Today, for example, I installed the water tanks. All went well. After I sat them in the trays I installed yesterday, I checked that there were level both athwartship and fore and aft. I removed them from the trays then I used #8 SS self-tapping screws to secure the trays to the stringers--they are temporary screws as they were the shortest ones I had on hand. After I reinstalled the tanks I sat back to admire them. I was thinking how much more proper they look in a boat than on a garage shelf. Then I noticed they were not level with the forward floor timber. Hmmmm. So I checked the tanks with the level. Dead on. Then I check the floor timber . . . high on the right and not just a little. I check it against the other floor timbers. They were also high on the starboard ends. I check the cockpit-- dead level. I check the cleats the supported the settees "back in the day." Level. Very interesting. Either the deck is on crooked or the boat was not level when the builder installed the floors. I will investigate this more tomorrow.
Before I can install the floor beams in the saloon area I needed to reinstall the water tanks. The bottom of the trays are a little rough and I have been concerned that with the boat bouncing around in seaway there could be some abrasion to the tanks. So, a few days ago I ordered some 24" X 12" X 1/8" thick EPDM rubber from McMaster-Carr. This will put a thin layer of rubber between the polyethylene tanks and the epoxy trays. I trimmed the rubber with a box cutter and cut it to fit in the bottom of the trays. Once I was satisfied with the fit I cut holes in the rubber with a 1 1/2" hole saw to match the holes in the trays that are intended to allow any water that gets into the trays to drain out. The tanks fit snug in the trays so I think this was a good move.
It was time to install the supports for the top of the water tanks. I built the trays they sit on two years ago. For more on that project click here. One of the challenges with plastic tanks is securing them in place. They don't have flanges on them to bolt to cross beams like SS tanks do. Many sailors foam them in place but I did not want to do that because the foam would slowly absorb water and mildew would result. So, I called Dura Weld and discussed my plan with Gareth, who built my tanks. He liked the plan. So, I spent the next couple of day installing the supports. I started by building doorskin templates between the hull and the upper edge of the tanks. Then, I traced the pattern on some Doug Fir. It took a while but I slowly shaped the fir to fit between the hull and the tanks. Once I was satisfied, and after installing and removing them several times--which by the way made me wish I had bought SS tanks--I was ready to epoxy the supports in place. I could not take the tanks out of the boat to do the work as the tanks ensured the supports were in the right place. So, when I was ready I "spot welded" the supports in place with a little thickened epoxy. Then, once the epoxy cured I removed the tanks, Next, I completed filleted the supports in place being careful not to cover the holes I cut in the support to serve as limber holes. Once the full fillets were pretty tacky I applied a single layer of biaxial to the outboard side of all the supports and to the inside for the supports that hold the center tank. The center tank has square outside edges and so the supports are vertical. They needed the extra layer of biaxial on the inside to make sure they could not move. After everything was cured I washed the amine blush off and sanded the epoxy tape and fillets. After they fully cure (about two weeks) we will paint the bilge and the supports with Interlux Grey Bilge-Kote. I still need to install the hold down blocks but that should be a simple project. One of the nice things about these supports is that it will be much harder from something dropped, like sockets, to get past the supports and under the tanks. Not impossible mind you but much less likely.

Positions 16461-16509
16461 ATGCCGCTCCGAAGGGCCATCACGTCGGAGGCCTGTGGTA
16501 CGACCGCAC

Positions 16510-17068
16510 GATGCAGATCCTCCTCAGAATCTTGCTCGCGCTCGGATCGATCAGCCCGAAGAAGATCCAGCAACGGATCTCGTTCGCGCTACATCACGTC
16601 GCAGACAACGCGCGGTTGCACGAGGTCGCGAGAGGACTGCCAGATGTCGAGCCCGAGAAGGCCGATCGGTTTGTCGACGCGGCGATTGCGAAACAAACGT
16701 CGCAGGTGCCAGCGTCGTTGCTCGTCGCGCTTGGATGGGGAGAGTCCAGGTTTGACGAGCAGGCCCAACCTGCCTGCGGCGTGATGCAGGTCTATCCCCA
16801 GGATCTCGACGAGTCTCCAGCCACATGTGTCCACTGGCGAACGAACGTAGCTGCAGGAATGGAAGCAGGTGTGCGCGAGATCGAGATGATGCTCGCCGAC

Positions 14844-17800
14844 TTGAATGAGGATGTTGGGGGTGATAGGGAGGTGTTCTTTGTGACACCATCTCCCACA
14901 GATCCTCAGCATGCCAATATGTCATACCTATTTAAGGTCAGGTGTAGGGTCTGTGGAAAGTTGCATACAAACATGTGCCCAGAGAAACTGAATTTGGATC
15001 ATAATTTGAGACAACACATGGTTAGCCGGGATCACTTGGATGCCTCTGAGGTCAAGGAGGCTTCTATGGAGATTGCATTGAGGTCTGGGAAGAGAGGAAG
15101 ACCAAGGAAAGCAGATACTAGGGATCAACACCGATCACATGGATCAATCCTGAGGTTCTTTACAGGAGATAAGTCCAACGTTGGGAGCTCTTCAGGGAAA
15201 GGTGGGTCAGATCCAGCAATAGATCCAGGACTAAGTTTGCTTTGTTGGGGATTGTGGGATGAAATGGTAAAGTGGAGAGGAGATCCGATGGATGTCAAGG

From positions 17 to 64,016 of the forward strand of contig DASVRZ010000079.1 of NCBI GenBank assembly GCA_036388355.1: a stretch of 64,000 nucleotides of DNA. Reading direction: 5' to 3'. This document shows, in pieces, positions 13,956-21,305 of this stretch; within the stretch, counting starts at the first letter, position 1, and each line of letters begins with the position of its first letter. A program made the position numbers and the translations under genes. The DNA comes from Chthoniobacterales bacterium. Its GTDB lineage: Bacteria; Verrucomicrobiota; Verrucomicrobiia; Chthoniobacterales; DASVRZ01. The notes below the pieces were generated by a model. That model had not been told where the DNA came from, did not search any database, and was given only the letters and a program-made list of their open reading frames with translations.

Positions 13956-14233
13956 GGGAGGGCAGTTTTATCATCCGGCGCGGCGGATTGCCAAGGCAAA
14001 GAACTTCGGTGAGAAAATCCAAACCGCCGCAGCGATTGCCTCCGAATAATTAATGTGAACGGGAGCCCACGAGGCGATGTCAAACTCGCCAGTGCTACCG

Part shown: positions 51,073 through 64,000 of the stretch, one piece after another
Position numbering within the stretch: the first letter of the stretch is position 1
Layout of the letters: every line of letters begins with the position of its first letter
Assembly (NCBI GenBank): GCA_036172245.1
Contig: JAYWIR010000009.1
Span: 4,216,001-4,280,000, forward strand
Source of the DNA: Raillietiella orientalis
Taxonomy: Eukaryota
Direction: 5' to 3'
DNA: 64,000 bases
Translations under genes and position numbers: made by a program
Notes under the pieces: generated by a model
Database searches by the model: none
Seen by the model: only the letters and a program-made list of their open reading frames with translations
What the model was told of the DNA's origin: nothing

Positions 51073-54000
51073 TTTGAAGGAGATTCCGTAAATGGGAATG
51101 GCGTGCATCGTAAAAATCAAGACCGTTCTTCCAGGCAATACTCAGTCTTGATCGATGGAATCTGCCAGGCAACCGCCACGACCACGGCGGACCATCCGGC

I tapped holes for machine screws to secure the water tank trays that were previously secured with self tapping screws. I as never happy with the self tapping screws. They did not provide the strength I desired. I initially planned on multiple coats of Interlux Bilge Kote to protect the fiberglass and make it easier to clean. However, the Interlux rep told me that if there was no opacity and no loss of gloss one coat was fine. All the surfaces were previously sanded. After tapping the holes and test fitting the trays, I wiped all the surfaces down with Interlux 202. This was miserable work. it was over 100 F in the boat and I had to wear a full respirator. All the inside fiberglass surfaces had to be wiped down and not just the bilge. The next day I tapped off key surfaces and the applied the paint. Fortunately, one coat did the job and saved me a lot of work. I was very satisfied with how this project turned out.
Shower Water Tank
As previously mentioned, I am installing a plastic welded water tank (made by Gareth at Dura Weld) as a dedicated tank for the sitz shower tub. It will be positioned on a shelf in the portside cockpit locker as reflected in the photo to the right. I build the template from cardboard, drew it out on paper and emailed it as a PDF document to Duraweld. In no time, I had a custom tank or about half the price of SS. Dura Weld also built the rest of the water tanks. I will need to build a supporting box to keep it secure. It is a gravity feed tank that I will plumb directly to the head compartment. A ball valve will allow us to fill a dedicated pump up spray bottle (an insecticide spray bottle), with it's own storage compartment, to be used as a shower. Hot water can be added from a tea pot to make a hot shower. Simple but effective.